Adam Young, playing Toronto on Sept. 15, built his career, and his new hit with Carly Rae Jepsen, online.
Adam Young of Owl City says his collaboration “Good Time” with Carly Rae Jepsen was done without them meeting.
By: Nick Krewen Special to the Star, Published on Fri Sep 14 2012
It was only a few years ago that the Beverly Hills-based social media site was the hippest place for musicians of all shapes and stripes. One of the beneficiaries was Adam Young, the Owatonna, Minn. native better known to the masses as Owl City.
It was there in 2008 that Young was eventually discovered — with a little help from online indie music retailer CDBaby and iTunes — by Universal Republic after he uploaded a few of his songs.
A year later, Owl City struck pay dirt with “Fireflies,” the massively optimistic slice of electropop ear candy that topped charts around the globe.
Although Owl City’s career has thrived — he’s currently enjoying Top 10 success with “Good Time,” a duet with Canadian “Call Me Maybe” thrush Carly Rae Jepsen and his just-released fourth album, The Midsummer Station, which he’ll support at the Phoenix with a show on Saturday night — he certainly hasn’t stayed true to MySpace.
“I’ve moved on,” admits the 26-year-old Young prior to a Thursday appearance in Boston.
“I certainly credit it in large amounts to my success now. I certainly don’t think I wouldn’t have my career to the extent I have it now without MySpace being what it was at the time.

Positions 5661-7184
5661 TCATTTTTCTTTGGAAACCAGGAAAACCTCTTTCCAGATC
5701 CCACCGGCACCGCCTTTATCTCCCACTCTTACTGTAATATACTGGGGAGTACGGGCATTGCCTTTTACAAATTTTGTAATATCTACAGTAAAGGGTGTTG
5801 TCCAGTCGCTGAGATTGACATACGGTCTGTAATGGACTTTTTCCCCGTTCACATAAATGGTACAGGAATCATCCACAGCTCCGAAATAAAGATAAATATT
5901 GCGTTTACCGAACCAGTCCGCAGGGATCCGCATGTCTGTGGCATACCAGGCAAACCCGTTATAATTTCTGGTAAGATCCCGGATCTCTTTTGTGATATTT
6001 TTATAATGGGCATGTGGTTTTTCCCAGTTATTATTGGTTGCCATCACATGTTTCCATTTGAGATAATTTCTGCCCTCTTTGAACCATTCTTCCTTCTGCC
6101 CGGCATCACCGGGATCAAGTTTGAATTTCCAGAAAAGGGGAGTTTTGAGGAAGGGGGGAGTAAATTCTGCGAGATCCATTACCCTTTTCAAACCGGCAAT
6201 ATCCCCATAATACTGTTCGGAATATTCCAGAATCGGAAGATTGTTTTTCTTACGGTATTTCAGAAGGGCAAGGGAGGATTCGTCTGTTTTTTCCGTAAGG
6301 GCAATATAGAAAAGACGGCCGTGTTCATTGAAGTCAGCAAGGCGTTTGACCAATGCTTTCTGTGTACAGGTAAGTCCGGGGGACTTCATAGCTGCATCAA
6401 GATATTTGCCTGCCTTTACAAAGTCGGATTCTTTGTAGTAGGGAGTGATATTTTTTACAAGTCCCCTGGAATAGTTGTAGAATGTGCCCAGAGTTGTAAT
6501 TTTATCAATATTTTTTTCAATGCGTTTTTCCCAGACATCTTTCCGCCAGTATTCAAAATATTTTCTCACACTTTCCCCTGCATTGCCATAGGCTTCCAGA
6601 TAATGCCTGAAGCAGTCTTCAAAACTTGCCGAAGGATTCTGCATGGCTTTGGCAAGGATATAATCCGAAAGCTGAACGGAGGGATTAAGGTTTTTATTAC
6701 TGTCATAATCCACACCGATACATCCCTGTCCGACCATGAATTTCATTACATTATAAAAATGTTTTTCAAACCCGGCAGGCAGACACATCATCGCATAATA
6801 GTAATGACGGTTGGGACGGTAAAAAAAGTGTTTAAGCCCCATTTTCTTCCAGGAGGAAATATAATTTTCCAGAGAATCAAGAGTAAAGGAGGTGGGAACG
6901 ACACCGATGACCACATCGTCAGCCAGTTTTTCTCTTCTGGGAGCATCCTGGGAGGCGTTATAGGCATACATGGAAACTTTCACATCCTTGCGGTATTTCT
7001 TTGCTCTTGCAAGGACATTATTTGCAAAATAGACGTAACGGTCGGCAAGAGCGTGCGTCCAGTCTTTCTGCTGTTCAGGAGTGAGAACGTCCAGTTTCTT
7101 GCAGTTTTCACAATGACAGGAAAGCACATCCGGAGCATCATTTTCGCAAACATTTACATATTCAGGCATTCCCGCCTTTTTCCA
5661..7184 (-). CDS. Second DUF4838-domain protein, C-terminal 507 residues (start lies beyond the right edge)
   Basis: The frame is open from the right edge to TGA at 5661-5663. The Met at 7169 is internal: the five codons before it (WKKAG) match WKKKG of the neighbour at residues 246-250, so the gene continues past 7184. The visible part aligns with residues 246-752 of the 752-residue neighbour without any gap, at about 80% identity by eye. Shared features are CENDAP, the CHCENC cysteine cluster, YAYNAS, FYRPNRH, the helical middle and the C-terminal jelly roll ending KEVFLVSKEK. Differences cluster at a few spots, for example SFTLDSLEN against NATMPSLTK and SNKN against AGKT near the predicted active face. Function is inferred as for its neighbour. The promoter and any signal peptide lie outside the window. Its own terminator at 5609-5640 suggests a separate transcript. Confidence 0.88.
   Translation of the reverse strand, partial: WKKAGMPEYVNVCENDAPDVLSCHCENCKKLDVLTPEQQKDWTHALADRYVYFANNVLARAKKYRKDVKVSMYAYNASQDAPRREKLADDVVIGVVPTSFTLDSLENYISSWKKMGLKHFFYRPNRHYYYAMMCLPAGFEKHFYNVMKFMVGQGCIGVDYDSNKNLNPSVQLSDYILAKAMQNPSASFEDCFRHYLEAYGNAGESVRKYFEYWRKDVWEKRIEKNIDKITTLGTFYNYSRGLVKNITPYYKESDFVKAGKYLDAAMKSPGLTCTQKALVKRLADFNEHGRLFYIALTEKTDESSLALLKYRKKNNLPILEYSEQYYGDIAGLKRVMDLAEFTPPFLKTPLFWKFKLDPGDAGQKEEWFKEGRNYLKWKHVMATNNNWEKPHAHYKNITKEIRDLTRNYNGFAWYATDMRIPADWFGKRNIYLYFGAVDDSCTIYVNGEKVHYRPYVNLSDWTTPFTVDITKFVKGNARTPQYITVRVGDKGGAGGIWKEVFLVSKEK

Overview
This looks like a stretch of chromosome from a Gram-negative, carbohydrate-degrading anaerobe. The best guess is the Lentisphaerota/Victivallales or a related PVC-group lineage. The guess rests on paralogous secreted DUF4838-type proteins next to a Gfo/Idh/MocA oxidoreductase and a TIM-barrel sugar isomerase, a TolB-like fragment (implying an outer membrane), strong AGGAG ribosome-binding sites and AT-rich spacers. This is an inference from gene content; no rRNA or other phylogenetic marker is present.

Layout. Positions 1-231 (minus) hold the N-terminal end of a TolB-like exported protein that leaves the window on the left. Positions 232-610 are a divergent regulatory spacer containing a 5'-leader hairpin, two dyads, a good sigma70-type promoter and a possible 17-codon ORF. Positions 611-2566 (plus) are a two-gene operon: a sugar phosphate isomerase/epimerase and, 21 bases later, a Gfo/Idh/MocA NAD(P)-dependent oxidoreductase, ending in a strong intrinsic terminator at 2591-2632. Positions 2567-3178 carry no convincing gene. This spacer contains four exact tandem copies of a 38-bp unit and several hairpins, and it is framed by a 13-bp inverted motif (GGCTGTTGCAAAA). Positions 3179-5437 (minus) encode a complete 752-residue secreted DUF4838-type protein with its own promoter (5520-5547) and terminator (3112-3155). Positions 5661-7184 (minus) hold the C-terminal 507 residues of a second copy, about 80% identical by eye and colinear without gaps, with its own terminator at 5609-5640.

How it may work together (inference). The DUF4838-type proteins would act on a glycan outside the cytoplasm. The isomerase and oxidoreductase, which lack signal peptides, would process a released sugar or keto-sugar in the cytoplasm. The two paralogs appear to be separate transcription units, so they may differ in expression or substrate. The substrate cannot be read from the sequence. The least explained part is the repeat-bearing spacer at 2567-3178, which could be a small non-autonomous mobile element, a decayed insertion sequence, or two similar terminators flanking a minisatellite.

“But it is sort of a bummer that it has died, but (online) there is always some other thing. I try to keep my radar on for that and try to be everywhere at once online.”
The Internet certainly came in handy for “Good Time,” his happy duet with Jepsen. Young said he was searching for a female duet partner with “a great spirit, a strong female vocalist.”
“It was a few months before ‘Call Me Maybe’ blew up,’ ” Young recalls. “My manager was good friends with Scooter Braun, Justin Bieber’s manager, and heard that he had just signed Carly Rae.
“I produced the song and had her vocal part already written. After I introduced myself through e-mail, I sent her the track via the Internet. So the song was finished without us ever having met face to face.”
Young says the two finally did meet on the first day of the “Good Time” video shoot, and over the last few weeks have played numerous late-night TV shows, discovering they had something in common.
“She’s at the stage where I was at a few years ago, just kind of having this monster hit out of nowhere,” says Young. “It was cool to connect with her on that level because I don’t know anybody else that I could say, “Here’s how I felt when ‘Fireflies’ went big a few years ago. And how are you feeling about yours?’ ”
Young, who will continue with a North American tour and travel to Europe, Asia and Australia before the end of November, says he’s a small-town guy who considers himself an introvert.
“It‘s something that I’ve had to work through, and I think to some extent I always will have to push aside a part of me that would say, cancel this interview for 15 minutes and let me hide out and work on a track on my laptop in the back lounge of the tour bus.”
One bets that 15 minutes would also be enough time to churn out another one of his splashy synth-coated pop nuggets. Young doesn’t disagree.
“A lot of the times, a given song will just sort of write itself. I follow the bread crumbs and all of a sudden it’s finished.”